R.N. Robertson Travelling Fellowship, Juan De La Cruz Jimenez Serna, UWA.
In my PhD studies at the University of Western Australia, I have focused on the identification of physiological traits associated with the tolerance of the C4 perennial grasses Urochloa spp to waterlogged acidic soils.
In my studies, we have found that root traits including higher aerenchyma percentage, lower stele area, suberized exodermis, lignified sclerenchyma and a barrier to impede the radial O2 loss are helping to improve plant internal aeration, thus, facilitating the O2 movement from shoots to roots and enabling root growth and nutrient uptake under low-O2 conditions. Moreover, from our studies on root radial O2 loss in response to toxic ions (i.e., Fe+2) and low-O2(deoxygenated agar) treatments, we found out that the development of a barrier to impede radial O2 loss also prevents the entry of toxic ions into the roots.
In several meetings with my supervisor Prof. Tim Colmer, we discussed about the results of my research and the need for measuring root respiration and root cellular O2 concentration in plants growing in low-O2 conditions. These measurements are key for understanding the influence of low-O2 conditions on processes such us root growth and nutrient uptake and would provide important data to understand functioning of roots under limited O2 conditions. Fortunately, Prof. Ole Pedersen from the University of Copenhagen visited our lab in Perth in 2017, we discussed with him our data set and he offered the opportunity for me to visit his lab and do the measurements required.
Thanks to the R.N. Robertson Travelling Fellowship, the Australian Society of Plant Scientists and funds from Prof. Tim Colmer and Prof. Ole Pedersen, I was able to visit Prof. Ole’s Lab, the Freshwater Biological Laboratory of the University of Copenhagen in Denmark. Prof. Ole’s lab is a state of the art laboratory with unparalleled facilities for measuring root tissue O2 status. The lab has O2 microelectrodes, micro-manipulators, respiration chambers and the gas mixers needed to run my experiments.
Before travelling to Denmark, I sent seeds from two genotypes (previously evaluated during my PhD) having contrasting root features. The seeds were planted before I arrived and after establishment, the plants were grown in controlled conditions of light and temperature in pots filled with deoxygenated stagnant medium during three weeks (Fig. 1).
Fig. 1. Plants growing in deoxygenated stagnant conditions under controlled light and temperature.
Individual plants were used for measurements of root tissue O2 status by radial profiling across intact roots (from external medium, across the epidermis and outer tissues, cortex and into the stele). The shoots were sealed off in a chamber and the roots were on stirred water at O2 equilibrium (Fig. 2).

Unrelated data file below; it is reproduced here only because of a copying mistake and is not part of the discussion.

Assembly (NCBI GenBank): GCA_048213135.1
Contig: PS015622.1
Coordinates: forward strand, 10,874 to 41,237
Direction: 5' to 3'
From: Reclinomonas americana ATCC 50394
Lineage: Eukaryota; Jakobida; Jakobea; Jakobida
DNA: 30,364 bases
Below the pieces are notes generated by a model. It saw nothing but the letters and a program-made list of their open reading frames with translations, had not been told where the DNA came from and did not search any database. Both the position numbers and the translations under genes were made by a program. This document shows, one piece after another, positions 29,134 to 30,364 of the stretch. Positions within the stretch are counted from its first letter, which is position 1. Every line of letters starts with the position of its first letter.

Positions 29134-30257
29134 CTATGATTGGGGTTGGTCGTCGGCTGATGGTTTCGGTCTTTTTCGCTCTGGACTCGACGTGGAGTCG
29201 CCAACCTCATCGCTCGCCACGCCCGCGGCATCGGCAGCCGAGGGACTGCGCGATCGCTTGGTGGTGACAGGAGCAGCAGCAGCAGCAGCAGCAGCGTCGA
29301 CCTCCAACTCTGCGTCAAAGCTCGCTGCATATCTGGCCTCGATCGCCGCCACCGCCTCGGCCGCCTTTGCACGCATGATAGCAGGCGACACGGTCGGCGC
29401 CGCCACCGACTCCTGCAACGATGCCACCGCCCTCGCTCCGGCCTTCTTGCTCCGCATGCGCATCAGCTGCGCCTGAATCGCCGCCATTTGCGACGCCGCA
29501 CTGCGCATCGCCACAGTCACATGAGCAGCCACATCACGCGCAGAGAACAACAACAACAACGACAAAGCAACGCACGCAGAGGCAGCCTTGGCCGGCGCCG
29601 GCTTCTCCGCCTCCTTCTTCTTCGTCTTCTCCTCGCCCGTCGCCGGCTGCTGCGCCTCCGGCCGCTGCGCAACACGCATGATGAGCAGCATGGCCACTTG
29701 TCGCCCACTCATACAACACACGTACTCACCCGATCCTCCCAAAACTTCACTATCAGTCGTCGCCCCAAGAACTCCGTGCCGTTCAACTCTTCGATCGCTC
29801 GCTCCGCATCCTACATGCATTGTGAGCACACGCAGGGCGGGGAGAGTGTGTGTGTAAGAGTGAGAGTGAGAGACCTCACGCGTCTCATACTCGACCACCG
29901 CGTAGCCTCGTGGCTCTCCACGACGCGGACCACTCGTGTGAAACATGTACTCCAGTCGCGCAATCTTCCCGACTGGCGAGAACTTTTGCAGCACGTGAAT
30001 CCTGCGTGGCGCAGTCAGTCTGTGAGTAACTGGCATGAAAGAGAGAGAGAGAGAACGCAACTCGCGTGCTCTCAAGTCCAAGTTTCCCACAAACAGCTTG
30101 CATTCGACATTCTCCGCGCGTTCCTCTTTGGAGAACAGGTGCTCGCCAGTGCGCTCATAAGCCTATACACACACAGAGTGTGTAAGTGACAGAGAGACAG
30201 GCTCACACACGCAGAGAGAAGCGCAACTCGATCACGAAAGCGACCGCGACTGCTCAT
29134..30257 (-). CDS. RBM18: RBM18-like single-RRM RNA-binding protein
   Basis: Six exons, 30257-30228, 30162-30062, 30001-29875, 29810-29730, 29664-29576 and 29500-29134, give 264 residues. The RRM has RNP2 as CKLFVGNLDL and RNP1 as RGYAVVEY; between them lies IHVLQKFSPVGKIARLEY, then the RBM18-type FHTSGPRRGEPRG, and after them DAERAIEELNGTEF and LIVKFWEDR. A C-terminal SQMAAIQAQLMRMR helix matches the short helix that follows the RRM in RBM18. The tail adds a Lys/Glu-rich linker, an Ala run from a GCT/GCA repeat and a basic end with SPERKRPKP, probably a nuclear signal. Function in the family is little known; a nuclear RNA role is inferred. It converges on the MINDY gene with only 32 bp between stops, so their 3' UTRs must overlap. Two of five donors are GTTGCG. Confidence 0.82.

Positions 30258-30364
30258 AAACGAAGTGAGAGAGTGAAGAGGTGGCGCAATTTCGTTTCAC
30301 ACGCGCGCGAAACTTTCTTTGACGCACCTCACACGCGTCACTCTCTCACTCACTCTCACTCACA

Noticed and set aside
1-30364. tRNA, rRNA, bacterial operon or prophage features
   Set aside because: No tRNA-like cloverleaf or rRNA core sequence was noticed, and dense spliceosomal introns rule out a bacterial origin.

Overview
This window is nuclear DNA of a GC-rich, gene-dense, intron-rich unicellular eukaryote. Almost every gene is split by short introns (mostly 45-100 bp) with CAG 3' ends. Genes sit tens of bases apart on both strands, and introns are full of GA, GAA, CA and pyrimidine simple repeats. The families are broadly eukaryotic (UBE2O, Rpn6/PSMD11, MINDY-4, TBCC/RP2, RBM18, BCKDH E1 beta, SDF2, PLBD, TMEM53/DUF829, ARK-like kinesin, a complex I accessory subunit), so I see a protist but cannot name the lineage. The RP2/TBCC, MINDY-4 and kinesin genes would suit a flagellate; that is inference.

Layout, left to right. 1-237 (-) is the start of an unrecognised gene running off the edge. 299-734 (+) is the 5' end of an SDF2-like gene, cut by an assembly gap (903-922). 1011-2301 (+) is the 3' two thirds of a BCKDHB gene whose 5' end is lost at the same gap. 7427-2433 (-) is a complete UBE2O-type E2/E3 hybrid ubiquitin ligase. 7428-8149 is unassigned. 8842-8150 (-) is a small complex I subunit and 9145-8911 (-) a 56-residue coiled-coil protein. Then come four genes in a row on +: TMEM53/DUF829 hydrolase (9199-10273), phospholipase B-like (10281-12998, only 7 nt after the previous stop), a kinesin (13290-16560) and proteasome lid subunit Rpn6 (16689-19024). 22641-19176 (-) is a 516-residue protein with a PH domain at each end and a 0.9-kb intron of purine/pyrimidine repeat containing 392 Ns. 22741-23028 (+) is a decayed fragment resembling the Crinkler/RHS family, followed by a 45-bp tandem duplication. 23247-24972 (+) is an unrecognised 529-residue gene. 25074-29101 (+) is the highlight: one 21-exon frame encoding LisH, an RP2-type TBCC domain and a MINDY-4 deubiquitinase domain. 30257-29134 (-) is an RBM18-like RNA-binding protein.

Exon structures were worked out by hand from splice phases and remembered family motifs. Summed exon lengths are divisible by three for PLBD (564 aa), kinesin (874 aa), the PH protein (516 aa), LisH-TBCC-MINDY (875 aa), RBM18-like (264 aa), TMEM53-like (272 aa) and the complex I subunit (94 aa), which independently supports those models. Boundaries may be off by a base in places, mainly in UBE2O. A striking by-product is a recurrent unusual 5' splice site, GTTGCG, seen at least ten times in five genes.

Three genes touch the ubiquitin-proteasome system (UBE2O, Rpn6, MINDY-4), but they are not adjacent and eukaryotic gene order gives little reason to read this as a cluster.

Fig. 2. Experimental set-up. The roots are in stirring water at O2 equilibrium and the shoots are in a chamber with controlled O2 concentration. Microscope is used to position the microelectrode, and O2 profiles are taken by slightly moving the microelectrode using a micromanipulator and a computer system.
The roots were reliant on internal O2 supply via root aerenchyma and the concentration of O2 in shoots was manipulated (21 or 42% O2 concentration) using gas mixers. Moreover, the temperature of the water medium was controlled at 5 or 25 °C.
This research collaboration using an unique set-up has helped us to increase our understanding of tissue O2 status within roots under low-O2 conditions when the external conditions (i.e. O2 concentration and temperature) change. Moreover, in this project we could elucidate some physiological aspects of root aeration under low-O2 conditions. In fact, measurements of O2 profiling have been merely done in wetland plans, thus, this work reinforces the understanding of O2dynamics in C4 grasses. This knowledge adds invaluable significance to my previous findings and adds important data for my PhD thesis.
Fig. 3. From left to right. Prof Ole Pedersen, PhD student Lucas Ogorek, Dr. Elisa Pellegrini and myself.
This project has been very educational for me, having worked side by side with Prof. Ole (an expert and top scientist on responses of plants to low-O2 conditions) and his team (Fig. 3) has contributed to improve my knowledge on O2 transport in plants and my skills in the use of eco-physiology equipment. I am very grateful to the R.N. Robertson Travelling Fellowship, the Australian Society of Plant Scientists, the University of Western Australia, Prof. Tim Colmer and Prof. Ole Pedersen for funding my project. I would also like to thank Lucas, Elisa, Raheb, Ayoe, Ann and many others at the University of Copenhagen that made my stay in Denmark pleasant and productive.